Why would a mutual fund portfolio manager continue to hold General Motors stock, which fell 52% in 2005 and earned the distinction of being the worst performer among those in the Dow Jones Industrial Average?

Despite continued speculation that the company might file for bankruptcy and the fact that its debt has been marked down to "junk," many managers evidently are banking on a turnaround at the company, The Wall Street Journal reports.

While fewer mutual funds hold the stock now than a year ago - 227 versus 292 - they still account for a sizable chunk of the Detroit automaker. Of the company's total market cap of $13.1 billion, mutual funds own $2.84 billion, or 21% of total shares. That's quite a vote of confidence.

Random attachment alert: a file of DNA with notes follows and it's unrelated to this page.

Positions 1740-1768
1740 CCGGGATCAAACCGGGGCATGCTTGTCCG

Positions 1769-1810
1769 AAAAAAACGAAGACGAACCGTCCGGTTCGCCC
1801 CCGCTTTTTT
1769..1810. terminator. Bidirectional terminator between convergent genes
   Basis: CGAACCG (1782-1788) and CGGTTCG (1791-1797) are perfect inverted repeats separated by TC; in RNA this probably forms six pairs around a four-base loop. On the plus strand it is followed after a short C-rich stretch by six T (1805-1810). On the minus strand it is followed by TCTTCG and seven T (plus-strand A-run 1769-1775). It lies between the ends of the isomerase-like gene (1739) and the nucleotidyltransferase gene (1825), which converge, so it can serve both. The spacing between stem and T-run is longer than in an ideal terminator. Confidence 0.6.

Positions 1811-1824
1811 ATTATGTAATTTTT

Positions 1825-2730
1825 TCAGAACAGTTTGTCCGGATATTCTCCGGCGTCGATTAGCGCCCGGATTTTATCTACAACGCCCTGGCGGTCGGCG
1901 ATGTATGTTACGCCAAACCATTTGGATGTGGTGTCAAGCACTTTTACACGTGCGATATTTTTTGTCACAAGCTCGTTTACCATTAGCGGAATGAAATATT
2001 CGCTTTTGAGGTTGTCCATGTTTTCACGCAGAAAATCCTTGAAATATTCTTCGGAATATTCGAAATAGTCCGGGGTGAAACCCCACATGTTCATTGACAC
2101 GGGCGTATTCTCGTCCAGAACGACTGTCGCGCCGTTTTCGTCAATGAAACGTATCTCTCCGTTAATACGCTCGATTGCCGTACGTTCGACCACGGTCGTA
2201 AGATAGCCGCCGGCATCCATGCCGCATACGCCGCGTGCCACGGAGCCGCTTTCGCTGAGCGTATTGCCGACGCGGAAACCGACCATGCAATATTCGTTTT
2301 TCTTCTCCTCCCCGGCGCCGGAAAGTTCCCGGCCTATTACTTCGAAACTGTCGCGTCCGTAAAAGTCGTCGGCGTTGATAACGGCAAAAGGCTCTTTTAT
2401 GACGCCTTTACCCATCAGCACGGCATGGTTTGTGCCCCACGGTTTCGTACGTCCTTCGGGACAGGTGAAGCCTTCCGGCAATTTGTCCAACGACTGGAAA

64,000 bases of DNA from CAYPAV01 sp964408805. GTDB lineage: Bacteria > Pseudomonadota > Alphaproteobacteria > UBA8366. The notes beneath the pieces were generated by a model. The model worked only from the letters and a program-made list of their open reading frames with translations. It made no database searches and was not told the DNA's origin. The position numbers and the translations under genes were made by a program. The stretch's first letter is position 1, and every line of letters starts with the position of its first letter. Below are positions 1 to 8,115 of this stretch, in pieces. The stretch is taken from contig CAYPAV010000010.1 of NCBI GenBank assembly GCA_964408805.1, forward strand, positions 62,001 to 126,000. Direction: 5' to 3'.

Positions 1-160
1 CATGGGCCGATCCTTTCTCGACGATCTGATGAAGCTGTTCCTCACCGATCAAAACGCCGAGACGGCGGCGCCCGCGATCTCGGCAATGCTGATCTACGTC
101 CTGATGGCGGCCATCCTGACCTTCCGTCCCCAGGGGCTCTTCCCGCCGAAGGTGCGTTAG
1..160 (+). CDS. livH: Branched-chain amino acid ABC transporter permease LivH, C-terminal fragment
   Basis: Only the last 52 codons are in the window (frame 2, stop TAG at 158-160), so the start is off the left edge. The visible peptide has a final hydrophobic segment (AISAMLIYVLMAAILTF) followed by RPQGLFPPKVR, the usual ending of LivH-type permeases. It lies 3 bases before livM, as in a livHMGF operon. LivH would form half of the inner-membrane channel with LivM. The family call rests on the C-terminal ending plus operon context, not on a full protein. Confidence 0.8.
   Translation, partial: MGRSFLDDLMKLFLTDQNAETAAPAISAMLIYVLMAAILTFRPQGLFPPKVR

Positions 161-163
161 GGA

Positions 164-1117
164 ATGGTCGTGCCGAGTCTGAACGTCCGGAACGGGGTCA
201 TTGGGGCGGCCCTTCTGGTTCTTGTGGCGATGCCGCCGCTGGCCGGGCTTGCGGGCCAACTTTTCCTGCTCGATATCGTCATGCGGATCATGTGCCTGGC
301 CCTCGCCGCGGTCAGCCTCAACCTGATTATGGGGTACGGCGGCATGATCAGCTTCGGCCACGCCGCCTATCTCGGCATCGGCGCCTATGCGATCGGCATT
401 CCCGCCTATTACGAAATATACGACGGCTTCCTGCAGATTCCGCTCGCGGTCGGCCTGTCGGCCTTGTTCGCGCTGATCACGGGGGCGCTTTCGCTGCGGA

Providence, R.I.-based Longleaf Partners Fund, for instance, had 4.9% of its $8.78 billion in assets invested in GM, and last month, renown private equity investor Kirk Kerkorian, of Tracinda Corp. in Las Vegas, increased his stake in the company from 7.8% to 9.9%. In addition, some high-yield bond funds have small positions in GM, and index and exchange-traded funds also have exposure due to the fact GM is part of the Dow and the S&P 500 indexes.

Further, those funds that bet on stocks with the highest dividend yield are interested in GM. Dividend yields are calculated by dividing the dividend by the stock price, so as a stock's value decreases, its yield increases.

For its part, GM has pledged that it has a turnaround plan and is addressing "the structural issues" it faces.

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